Does Roasting Nuts Destroy Nutrients?
We all know that nuts are an incredible source of nutrition and are considered a healthy snack worldwide. Naturally rich in antioxidants, protein, healthy fats and a wide variety of vitamins and minerals, there’s no wonder that they are considered an essential part of any diet. Many people prefer to consume roasted nuts as they are generally tastier, crispier and overall more satisfying than their raw counterparts. However, are roasted nuts as healthy as raw nuts or during the roasting process do they lose some of their valuable nutrition? Let’s break down the science and get to the bottom of this question!
In general, nuts are a great source of a variety of nutrients, including antioxidants, vitamin E, magnesium and phosphorous. They are also quite high in healthy fats. Some of these nutrients are more sensitive to the roasting process than others. A good example of this is antioxidants. Antioxidants have so many different health benefits from reducing oxidative stress and cancer risk to boosting mental health and supporting healthy aging. And these are only a few of the myriad of benefits! When antioxidants are exposed to high temperatures over a certain period of time, it has been shown that the antioxidant content of that food decreases, but only up to a certain point. In a 2009 study, the antioxidant content of various nuts roasted at a temperature of 300°F for 30 minutes was tested. The result was that the levels of antioxidants found in all forms of nuts decreased steadily throughout the roasting process. But what’s interesting is that after 60 minutes of roasting, antioxidant levels of some nuts actually increased (1). The reasons for this are not well understood; however, one theory is that additional antioxidants may be formed through certain chemical reactions that happen during roasting. So, although certain antioxidants are lost, a small amount of antioxidants may also be formed during a prolonged roasting process.
Some vitamins inherent in the nuts may also be affected by the roasting process, specifically vitamin E, thiamine (vitamin B1) and the carotenoids. These vitamins tend to be more sensitive to the heat. For example, a 2017 study found that in both almonds and hazelnuts, vitamin E levels were significantly decreased by 20% and 16% respectively compared to their raw counterparts. The study also found a direct correlation between the higher the temperature and the greater the amount of vitamin E lost (2). The same study also observed thiamine levels. Similarly to vitamin E, thiamine levels decreased during roasting and as the temperature increased, the greater amount of loss occurred. Interestingly, riboflavin (vitamin B2) levels were not affected at all by the roasting process (2).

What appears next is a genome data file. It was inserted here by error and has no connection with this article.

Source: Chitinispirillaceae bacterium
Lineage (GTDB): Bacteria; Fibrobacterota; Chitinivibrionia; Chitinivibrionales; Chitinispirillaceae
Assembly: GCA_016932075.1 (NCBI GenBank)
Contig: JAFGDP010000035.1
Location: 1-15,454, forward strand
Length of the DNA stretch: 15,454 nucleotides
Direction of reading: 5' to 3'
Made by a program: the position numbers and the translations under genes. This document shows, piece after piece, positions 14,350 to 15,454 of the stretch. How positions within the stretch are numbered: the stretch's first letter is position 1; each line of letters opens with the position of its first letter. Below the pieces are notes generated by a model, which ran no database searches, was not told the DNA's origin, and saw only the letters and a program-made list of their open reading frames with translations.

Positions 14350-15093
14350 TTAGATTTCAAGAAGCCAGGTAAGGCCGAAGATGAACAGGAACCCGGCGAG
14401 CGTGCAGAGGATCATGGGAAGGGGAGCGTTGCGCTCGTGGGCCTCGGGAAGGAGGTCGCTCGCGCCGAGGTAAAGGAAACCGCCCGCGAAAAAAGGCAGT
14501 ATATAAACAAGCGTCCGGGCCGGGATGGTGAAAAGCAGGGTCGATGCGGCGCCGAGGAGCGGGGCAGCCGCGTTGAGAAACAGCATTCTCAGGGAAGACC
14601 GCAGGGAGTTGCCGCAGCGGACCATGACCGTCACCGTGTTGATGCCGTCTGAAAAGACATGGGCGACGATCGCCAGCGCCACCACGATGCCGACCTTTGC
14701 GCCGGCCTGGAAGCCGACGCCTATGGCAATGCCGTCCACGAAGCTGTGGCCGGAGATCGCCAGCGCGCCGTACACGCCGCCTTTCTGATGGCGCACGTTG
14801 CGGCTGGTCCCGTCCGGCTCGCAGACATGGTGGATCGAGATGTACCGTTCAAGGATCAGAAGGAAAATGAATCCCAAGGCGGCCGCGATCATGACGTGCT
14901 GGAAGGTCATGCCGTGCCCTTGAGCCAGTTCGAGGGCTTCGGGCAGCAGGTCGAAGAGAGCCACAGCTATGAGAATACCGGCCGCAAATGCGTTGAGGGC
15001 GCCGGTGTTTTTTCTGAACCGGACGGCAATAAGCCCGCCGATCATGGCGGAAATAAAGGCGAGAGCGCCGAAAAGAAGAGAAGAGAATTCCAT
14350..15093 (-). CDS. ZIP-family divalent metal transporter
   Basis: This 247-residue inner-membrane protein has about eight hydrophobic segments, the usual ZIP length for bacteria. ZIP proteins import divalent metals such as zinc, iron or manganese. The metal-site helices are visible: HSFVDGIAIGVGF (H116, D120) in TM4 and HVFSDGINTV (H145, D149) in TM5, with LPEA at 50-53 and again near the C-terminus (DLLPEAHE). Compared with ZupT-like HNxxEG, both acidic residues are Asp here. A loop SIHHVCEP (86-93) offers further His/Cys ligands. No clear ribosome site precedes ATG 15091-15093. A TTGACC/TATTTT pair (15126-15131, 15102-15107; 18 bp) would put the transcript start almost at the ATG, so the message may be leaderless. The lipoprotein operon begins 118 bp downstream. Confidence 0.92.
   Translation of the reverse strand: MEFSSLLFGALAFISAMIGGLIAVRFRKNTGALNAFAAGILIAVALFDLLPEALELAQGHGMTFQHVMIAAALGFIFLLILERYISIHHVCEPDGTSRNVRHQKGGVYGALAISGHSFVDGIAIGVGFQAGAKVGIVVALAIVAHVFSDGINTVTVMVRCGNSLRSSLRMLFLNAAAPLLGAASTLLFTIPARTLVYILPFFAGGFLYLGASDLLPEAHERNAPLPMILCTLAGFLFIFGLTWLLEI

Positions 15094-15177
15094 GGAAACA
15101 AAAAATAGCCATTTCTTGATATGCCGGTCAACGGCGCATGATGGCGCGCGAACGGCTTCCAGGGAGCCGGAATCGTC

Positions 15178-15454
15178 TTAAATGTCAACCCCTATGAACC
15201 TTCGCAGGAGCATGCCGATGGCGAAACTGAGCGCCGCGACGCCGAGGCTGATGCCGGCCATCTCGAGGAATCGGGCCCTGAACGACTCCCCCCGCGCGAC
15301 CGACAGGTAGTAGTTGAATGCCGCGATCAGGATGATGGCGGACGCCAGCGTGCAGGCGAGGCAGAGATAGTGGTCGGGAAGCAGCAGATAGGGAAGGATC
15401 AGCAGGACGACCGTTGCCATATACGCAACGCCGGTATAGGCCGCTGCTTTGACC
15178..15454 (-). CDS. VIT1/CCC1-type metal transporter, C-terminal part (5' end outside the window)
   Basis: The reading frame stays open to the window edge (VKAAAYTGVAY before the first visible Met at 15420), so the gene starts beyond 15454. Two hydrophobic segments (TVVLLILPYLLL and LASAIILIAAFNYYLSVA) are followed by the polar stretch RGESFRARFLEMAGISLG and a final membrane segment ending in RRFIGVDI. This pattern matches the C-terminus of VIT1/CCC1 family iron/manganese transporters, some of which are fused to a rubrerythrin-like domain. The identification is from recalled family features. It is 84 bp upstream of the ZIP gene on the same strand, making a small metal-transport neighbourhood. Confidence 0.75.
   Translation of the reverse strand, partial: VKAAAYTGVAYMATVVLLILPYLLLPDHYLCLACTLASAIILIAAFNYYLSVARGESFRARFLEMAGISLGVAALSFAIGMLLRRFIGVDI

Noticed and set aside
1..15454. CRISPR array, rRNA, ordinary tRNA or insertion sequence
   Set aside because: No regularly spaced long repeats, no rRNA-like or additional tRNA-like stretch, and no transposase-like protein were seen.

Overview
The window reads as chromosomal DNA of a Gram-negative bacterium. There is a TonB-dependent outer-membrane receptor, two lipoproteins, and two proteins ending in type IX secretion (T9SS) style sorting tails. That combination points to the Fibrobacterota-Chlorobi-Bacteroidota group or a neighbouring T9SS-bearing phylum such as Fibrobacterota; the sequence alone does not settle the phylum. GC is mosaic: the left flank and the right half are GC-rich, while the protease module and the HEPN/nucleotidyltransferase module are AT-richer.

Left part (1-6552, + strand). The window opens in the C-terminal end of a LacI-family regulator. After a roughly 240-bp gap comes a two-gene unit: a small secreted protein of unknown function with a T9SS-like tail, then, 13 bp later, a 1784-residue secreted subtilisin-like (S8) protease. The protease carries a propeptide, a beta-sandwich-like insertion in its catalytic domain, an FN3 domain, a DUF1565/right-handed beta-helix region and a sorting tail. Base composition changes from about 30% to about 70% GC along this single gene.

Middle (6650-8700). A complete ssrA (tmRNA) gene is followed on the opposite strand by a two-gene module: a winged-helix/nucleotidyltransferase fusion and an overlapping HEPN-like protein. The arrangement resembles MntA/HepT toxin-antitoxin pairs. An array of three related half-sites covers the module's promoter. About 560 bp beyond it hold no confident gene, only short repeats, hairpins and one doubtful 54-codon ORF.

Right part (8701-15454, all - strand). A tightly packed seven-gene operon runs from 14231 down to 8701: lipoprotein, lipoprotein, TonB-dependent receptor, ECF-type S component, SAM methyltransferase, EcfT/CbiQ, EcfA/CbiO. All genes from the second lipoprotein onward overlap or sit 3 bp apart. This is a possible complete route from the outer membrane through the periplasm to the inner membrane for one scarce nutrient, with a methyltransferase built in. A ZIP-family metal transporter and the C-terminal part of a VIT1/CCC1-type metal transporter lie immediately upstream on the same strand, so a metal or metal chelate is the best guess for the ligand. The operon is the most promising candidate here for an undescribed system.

Variations in Nuts
The amount of nutrients lost during roasting does not just depend on the method of roasting but also on the type of nuts that are roasted. In fact, it can be said that some nuts are slightly more sensitive to the roasting process than others. The most common roasted nuts are peanuts, almonds, pistachios and hazelnuts. Walnuts, one of the most popular nuts, is more delicate in texture. In addition, its irregular, wrinkled shape makes it more challenging to roast evenly. Walnuts are also quite high in polyunsaturated fatty acids, which makes it more susceptible to oxidation during roasting, and thus a less desirable nut both in appearance and from a health point of view. The nuts that are least likely to have their nutritional value altered during roasting are hazelnuts and pistachios, and the nuts most sensitive to roasting include both walnuts and almonds.
Although the nutritional value of raw and roasted nuts are not significantly different, during the roasting process some antioxidant and vitamin levels are shown to have decreased. This depends, however, on the roasting temperature, time and type of nut.
To learn more about all things roasted nuts, check out our blog on Everything You Need To Know About Roasted Nuts!
- Açar, Ö. Ç., Gökmen, V., Pellegrini, N., & Fogliano, V. (2009). Direct evaluation of the total antioxidant capacity of raw and roasted pulses, nuts and seeds. European Food Research and Technology, 229(6), 961–969. https://doi.org/10.1007/s00217-009-1131-z
- Stuetz, W., Schlörmann, W., & Glei, M. (2017). B-vitamins, carotenoids and α-/γ-tocopherol in raw and roasted nuts. Food Chemistry, 221, 222–227. https://doi.org/10.1016/j.foodchem.2016.10.065
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